"This is a very serious situation. Rising water in many areas of the province is affecting hundreds of producers and thousands of animals. Today, I put out a call to action to producers to help one another during this emergency," said Struthers. "We know that producers have been working tirelessly with other producers and government during this time. Lending a helping hand to a neighbour can make a world of difference during an emergency."
While the livestock emergency is in effect, MAFRI staff is working closely with Manitoba Conservation to identify Crown lands that will be made available for agricultural use. The land will be used to house livestock and store machinery until such time the water recedes and the land is no longer needed, said Struthers.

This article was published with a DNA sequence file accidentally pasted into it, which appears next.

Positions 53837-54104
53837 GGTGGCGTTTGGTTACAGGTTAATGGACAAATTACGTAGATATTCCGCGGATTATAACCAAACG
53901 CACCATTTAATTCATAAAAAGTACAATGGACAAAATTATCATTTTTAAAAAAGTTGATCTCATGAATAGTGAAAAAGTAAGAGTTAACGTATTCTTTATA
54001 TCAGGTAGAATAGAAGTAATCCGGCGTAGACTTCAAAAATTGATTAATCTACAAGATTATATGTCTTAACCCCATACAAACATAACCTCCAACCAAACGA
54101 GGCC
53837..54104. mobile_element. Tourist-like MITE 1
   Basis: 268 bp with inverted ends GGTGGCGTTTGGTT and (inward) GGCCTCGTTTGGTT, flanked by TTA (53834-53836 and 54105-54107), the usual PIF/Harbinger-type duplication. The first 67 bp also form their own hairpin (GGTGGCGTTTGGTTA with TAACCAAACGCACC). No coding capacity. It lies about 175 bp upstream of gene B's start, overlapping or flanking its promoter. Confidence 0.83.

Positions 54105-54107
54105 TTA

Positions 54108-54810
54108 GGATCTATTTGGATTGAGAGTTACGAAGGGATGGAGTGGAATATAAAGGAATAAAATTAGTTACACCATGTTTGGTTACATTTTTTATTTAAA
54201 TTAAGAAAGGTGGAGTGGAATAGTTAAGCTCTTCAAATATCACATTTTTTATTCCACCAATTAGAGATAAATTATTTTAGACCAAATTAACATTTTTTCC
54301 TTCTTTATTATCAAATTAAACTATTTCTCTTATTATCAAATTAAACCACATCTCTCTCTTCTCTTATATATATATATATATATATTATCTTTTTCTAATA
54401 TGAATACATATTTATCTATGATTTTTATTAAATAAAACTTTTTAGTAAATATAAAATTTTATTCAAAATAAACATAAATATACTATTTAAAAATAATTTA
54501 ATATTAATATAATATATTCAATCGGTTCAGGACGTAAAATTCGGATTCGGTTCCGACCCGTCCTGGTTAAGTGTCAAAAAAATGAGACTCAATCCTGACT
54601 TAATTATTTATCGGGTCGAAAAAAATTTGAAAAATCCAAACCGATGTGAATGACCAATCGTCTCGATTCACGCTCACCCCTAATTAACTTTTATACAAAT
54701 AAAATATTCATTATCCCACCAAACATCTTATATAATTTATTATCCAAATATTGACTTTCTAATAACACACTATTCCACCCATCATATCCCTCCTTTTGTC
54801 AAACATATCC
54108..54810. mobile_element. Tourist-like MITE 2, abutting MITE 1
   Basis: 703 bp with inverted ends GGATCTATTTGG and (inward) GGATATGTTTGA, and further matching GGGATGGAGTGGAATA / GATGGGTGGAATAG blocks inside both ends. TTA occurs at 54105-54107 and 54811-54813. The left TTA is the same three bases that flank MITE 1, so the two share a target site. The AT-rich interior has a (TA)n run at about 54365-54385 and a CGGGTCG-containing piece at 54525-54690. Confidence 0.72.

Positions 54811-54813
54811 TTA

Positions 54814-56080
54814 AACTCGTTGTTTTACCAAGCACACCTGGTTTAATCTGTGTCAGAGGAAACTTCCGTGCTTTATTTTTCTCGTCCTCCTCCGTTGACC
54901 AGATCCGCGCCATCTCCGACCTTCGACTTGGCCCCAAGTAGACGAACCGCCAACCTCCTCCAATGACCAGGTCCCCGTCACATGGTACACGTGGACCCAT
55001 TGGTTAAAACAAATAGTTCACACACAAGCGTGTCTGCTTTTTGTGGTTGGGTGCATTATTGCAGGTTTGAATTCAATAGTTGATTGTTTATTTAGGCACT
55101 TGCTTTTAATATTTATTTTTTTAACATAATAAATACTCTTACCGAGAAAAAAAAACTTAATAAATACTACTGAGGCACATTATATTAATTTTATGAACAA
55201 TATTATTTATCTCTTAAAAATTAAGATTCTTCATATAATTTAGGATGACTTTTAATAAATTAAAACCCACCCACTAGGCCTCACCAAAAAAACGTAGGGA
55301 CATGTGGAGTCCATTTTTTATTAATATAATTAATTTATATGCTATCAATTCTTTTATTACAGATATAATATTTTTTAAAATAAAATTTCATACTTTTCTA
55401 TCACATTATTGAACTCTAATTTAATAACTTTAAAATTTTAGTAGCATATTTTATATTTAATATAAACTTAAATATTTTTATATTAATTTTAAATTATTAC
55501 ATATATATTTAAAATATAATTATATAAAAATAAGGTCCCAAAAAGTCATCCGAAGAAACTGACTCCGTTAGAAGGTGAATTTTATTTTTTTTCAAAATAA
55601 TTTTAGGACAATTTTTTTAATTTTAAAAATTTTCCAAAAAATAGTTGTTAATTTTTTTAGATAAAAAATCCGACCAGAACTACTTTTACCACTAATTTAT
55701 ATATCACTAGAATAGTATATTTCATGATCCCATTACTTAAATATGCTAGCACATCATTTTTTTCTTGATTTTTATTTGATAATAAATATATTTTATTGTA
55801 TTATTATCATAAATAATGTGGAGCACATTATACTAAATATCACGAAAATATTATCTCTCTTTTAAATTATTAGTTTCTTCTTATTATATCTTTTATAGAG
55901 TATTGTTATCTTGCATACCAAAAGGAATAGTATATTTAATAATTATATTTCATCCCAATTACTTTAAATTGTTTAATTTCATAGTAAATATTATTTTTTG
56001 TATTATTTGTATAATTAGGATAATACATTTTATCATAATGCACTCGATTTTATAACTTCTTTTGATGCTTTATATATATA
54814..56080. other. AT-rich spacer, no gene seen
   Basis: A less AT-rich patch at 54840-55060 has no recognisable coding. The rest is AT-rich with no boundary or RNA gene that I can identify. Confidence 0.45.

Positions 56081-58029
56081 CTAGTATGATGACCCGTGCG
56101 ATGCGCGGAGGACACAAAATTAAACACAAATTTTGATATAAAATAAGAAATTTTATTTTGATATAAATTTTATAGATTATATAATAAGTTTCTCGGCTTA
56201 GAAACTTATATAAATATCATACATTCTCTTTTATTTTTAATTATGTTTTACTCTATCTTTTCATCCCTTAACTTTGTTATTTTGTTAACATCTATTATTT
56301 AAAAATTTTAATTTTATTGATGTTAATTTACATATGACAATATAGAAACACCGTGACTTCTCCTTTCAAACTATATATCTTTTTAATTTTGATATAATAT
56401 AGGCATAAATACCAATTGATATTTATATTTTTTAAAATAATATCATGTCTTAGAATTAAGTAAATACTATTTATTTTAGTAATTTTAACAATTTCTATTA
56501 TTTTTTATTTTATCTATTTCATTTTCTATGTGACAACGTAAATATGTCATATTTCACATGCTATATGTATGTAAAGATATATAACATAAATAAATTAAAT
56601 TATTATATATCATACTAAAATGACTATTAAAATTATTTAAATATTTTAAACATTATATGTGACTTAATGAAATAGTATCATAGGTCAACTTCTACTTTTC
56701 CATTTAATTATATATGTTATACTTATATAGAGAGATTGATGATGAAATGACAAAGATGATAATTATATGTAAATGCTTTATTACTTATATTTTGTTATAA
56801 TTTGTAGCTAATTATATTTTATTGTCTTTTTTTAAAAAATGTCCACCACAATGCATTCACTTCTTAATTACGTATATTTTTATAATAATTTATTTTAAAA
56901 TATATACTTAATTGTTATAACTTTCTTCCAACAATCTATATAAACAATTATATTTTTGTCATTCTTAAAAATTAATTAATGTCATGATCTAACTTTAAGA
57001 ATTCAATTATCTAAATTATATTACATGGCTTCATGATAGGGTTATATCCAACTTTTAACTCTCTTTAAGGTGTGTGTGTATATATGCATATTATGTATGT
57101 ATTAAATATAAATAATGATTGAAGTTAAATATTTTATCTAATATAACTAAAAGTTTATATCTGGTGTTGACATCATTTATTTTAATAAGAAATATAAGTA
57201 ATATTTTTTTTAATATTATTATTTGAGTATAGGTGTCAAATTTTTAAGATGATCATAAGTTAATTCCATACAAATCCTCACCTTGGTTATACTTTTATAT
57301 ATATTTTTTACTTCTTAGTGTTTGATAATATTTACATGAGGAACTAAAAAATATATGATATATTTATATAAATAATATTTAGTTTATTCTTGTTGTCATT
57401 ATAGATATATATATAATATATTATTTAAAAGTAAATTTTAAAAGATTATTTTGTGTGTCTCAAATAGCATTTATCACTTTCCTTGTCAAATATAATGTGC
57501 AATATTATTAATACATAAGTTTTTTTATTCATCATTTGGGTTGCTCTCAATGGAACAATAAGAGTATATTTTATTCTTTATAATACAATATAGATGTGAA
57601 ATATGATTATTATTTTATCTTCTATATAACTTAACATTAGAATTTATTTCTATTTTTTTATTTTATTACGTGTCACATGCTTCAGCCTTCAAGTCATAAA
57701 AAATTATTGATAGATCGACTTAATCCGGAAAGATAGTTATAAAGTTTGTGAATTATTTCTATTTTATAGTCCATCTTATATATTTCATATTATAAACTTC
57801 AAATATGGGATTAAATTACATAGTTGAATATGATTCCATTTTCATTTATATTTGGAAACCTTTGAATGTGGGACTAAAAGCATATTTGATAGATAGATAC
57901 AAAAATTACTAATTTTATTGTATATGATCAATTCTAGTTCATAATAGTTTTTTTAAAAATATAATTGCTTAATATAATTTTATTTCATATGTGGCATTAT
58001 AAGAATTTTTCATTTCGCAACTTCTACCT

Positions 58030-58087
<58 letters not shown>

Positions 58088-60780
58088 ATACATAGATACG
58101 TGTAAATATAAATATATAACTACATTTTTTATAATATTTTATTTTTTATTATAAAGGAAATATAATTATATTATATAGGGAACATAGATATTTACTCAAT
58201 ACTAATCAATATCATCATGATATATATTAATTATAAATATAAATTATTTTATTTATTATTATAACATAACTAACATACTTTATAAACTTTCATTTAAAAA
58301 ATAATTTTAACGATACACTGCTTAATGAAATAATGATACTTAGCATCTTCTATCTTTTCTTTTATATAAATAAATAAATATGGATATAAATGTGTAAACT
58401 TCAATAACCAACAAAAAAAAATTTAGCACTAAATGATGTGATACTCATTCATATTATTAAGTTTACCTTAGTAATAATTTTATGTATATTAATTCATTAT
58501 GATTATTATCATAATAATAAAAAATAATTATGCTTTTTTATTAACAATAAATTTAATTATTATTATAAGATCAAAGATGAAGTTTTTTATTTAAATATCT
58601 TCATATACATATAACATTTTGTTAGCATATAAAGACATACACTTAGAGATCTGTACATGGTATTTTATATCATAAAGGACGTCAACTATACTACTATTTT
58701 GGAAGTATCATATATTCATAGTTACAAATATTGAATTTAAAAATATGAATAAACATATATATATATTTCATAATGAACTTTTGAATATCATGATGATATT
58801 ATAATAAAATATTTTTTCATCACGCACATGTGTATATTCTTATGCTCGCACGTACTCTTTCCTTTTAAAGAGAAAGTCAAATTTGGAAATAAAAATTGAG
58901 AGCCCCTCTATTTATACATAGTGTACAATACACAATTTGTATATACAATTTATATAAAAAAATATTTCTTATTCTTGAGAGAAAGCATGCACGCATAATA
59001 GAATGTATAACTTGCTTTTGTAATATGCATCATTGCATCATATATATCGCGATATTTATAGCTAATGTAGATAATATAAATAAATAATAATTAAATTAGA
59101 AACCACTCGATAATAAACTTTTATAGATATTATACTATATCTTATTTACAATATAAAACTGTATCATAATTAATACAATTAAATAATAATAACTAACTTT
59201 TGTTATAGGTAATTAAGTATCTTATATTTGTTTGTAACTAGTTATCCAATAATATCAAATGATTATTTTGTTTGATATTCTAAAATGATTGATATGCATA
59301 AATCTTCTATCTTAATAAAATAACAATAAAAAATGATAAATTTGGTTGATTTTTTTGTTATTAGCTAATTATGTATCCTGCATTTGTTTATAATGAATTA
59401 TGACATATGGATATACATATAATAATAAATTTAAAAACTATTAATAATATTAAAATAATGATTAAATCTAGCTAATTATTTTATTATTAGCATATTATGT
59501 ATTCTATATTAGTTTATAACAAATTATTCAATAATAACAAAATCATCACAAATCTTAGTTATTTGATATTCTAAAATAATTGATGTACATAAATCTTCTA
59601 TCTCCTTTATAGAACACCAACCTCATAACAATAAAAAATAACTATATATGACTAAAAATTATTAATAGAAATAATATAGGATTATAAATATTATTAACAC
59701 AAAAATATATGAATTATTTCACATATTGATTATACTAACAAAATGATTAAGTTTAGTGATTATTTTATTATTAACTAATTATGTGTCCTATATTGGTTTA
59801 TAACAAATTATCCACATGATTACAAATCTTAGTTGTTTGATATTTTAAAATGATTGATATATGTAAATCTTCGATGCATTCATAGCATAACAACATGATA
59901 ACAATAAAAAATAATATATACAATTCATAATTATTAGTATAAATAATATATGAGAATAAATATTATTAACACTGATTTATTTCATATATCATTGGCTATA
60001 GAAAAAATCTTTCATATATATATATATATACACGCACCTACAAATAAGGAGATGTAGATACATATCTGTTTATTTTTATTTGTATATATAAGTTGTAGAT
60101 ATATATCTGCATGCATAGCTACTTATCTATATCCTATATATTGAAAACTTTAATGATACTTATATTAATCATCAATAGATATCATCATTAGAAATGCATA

The minister noted staff members from his department are working closely with Manitoba Water Stewardship and Manitoba Emergency Measures, using forecast inundation maps to determine the potential flooded areas, and affected livestock and grain operations in the province. The department is also working closely with Manitoba Infrastructure and Transportation as restrictions on a number of roads have been eased in flood-affected areas.
Staff members from the GO Offices in Starbuck and Portage la Prairie are currently in the field contacting producers in projected flood areas within the controlled release area. Staff members from other GO Offices across the province are working with producers in areas facing potential flooding near Lake Manitoba. All work is being done in a prioritized sequence as to who is most at risk.
"I will leave no stone unturned when it comes to finding support for agricultural producers and their families in response to this year’s flooding," said Struthers.
Producers with extra pasture land or feed are encouraged to contact their local GO Office to offer their help. Producers with grain or livestock at risk are also encouraged to contact their local GO Office.